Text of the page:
Back across Biscayne stands the grandeur and skewing highbrow of the Faena Hotel. Pulsing its uniquely art-deco id outwards, the Mid-Beach area around it has come to be known at a larger scale as the Faena Arts District. And during Art Basel, as is the case with Wynwood, the ever-artsy nature of the neighborhood becomes beautifully exaggerated. In 2021, Faena Art – a nonprofit organization celebrating its 10-year anniversary at 2021’s Art Basel, that commissions, produces, and houses cross-disciplinary art at a local and global scale – hosted their own lineup of show stopping and immersive installations. Within the Faena Art Project Room, a neo-orb concept exhibit from Pilar Zeta – reminiscent in mind to an Alice in Wonderland meets 80’s neon sculpture park – lives up to its ‘Hall of Visions’ title, while its larger interactive beachside temple played host to an electro-Latin fueled dance mixer at night to kick off the weekend’s celebrations, and a slew of sunrise photo opps for those willing to brave an early morning in a vibrantly nighttime city. Slightly up the beach, in collaboration with climate-forward NFT marketplace, Aorist, a towering high-resolution screen loops a new series from transcend-digital artist, Refik Anadol. Machine Hallucinations: Coral is based on nearly two million photographs of underwater coral, ran through a machine-learning artificial intelligence algorithm to approximate the natural world and bend our perceptions, providing new ways for onlookers to see and comprehend form, color, shape, and movement. And back inside the Faena Project Room, Aorist and Faena Art host Barcelona-based Andrés Reisinger’s multisensory immersion, The Smell of Pink. Just up Collins Avenue, the Skate-able object park from Yinka Ilori and Unique Miami– a parking lot transformed into a skatepark of artsy three-dimensional shape – integrates sport and movement into design and the very idea of gallery as we know it.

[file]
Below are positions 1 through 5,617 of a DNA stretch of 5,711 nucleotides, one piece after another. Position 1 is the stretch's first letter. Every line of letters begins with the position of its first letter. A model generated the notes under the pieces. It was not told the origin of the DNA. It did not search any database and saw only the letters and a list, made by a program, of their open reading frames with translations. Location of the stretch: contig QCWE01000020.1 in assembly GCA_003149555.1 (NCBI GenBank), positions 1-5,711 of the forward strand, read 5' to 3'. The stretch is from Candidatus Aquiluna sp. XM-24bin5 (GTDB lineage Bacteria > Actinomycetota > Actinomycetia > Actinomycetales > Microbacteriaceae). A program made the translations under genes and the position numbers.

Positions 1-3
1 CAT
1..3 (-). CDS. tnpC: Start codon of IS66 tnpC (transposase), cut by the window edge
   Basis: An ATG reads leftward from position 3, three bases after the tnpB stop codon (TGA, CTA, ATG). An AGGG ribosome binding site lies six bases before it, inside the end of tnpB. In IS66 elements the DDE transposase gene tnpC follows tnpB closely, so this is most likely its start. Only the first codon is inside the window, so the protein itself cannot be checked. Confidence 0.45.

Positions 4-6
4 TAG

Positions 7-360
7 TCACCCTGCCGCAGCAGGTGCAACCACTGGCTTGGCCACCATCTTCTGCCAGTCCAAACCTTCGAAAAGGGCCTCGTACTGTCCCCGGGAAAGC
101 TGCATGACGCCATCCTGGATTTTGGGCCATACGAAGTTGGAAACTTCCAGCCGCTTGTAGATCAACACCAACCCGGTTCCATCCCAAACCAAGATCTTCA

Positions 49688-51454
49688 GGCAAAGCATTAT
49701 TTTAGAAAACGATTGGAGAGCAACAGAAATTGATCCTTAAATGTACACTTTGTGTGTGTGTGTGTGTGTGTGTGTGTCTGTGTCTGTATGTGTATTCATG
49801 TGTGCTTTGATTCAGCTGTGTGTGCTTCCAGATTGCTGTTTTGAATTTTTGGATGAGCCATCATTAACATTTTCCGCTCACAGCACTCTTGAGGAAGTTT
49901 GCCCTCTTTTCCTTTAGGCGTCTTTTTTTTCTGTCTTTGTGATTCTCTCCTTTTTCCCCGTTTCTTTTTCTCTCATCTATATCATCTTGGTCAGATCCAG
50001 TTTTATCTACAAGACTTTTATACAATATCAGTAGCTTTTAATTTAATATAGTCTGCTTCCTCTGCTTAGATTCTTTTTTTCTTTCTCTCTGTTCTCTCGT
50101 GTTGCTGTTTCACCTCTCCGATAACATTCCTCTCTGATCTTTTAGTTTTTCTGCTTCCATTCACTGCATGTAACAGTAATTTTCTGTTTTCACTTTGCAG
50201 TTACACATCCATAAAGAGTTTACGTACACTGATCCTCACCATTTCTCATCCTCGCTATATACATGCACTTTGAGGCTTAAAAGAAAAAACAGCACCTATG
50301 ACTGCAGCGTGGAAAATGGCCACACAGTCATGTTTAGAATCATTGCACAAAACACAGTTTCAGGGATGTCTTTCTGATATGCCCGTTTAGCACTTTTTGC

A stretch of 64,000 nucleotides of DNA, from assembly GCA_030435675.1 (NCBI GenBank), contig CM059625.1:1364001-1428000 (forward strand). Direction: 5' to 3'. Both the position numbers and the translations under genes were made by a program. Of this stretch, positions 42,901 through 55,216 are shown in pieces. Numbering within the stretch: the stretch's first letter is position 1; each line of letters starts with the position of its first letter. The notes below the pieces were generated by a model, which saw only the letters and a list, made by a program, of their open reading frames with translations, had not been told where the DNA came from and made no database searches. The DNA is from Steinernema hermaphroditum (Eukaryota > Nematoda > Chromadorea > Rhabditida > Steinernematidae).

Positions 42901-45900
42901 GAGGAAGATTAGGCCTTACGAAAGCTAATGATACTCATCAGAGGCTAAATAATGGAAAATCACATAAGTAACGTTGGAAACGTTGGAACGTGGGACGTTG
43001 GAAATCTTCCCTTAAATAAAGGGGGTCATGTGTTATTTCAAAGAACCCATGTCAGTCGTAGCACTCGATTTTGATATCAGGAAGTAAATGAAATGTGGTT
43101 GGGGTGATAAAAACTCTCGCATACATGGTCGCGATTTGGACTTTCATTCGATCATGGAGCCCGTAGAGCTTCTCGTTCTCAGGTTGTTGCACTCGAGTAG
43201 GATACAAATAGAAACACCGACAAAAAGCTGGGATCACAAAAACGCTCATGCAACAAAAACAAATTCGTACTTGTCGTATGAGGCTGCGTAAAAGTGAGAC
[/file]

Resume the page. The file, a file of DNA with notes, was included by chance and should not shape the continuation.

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And back down Collins Ave towards South Beach, even more to explore. Streetwear shops like the renowned Kith Miami host their normal hours, but feel transformed by the design-oriented celebration of the city. A massive tent on south Beach itself celebrates the Scope Festival, where a conversation on NFT’s and their role in the future of art, music, design, and fashion, takes center stage. And back across MacArthur Causeway, heading West back towards downtown, yet another tent citied art festival – which I couldn’t even gather the name of because of all the creative mayhem already enveloping the city – broke ground.


And yet, even with so much going on, there seemed to be one periphery explosion of creative, albeit beautiful understated statement, that nobody could forget or stop talking about. Commissioned by Saint-Laurent creative director, Anthony Vaccarello, New York-based artist and founder of the Placeholder creative studio, Sho Shibuya delivered 55 Sunrises. Born out of a daily mediation on the contrast between the stable morning sky and the increasingly chaotic news, the multi-dimensional creative painted over the front page of the New York times for 53 days. Paired with two new pieces to compliment the others, and hung hyper-minimally in the ghostly white walls of a beachfront exhibition room – painted gradiently red-to-pink and adorned with a Saint-Laurent coffee shop on its exterior – the experience brought to the masses the kind of conversation and therapeutic immersion that Art Basel, itself, was simultaneously bringing to its 60,000 attendees just a half-mile inland.


In and of itself, Art Basel is as much about what happens in its periphery every year, as what is exhibited in its own galleries. And in 2021 – a year in which Basel returned to Miami Beach after the pandemic-ordered cancellation of of its 2020 iteration – that sentiment felt exalted and acted on more than it ever had before.

 Check out our photo gallery of 2021's Art Basel Miami Beach edition here: 

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 Check out our recapping editorial Art Basel Miami Beach 2021, here: 

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 Check out our editorial on the art world's new medium-transcendent generation, here: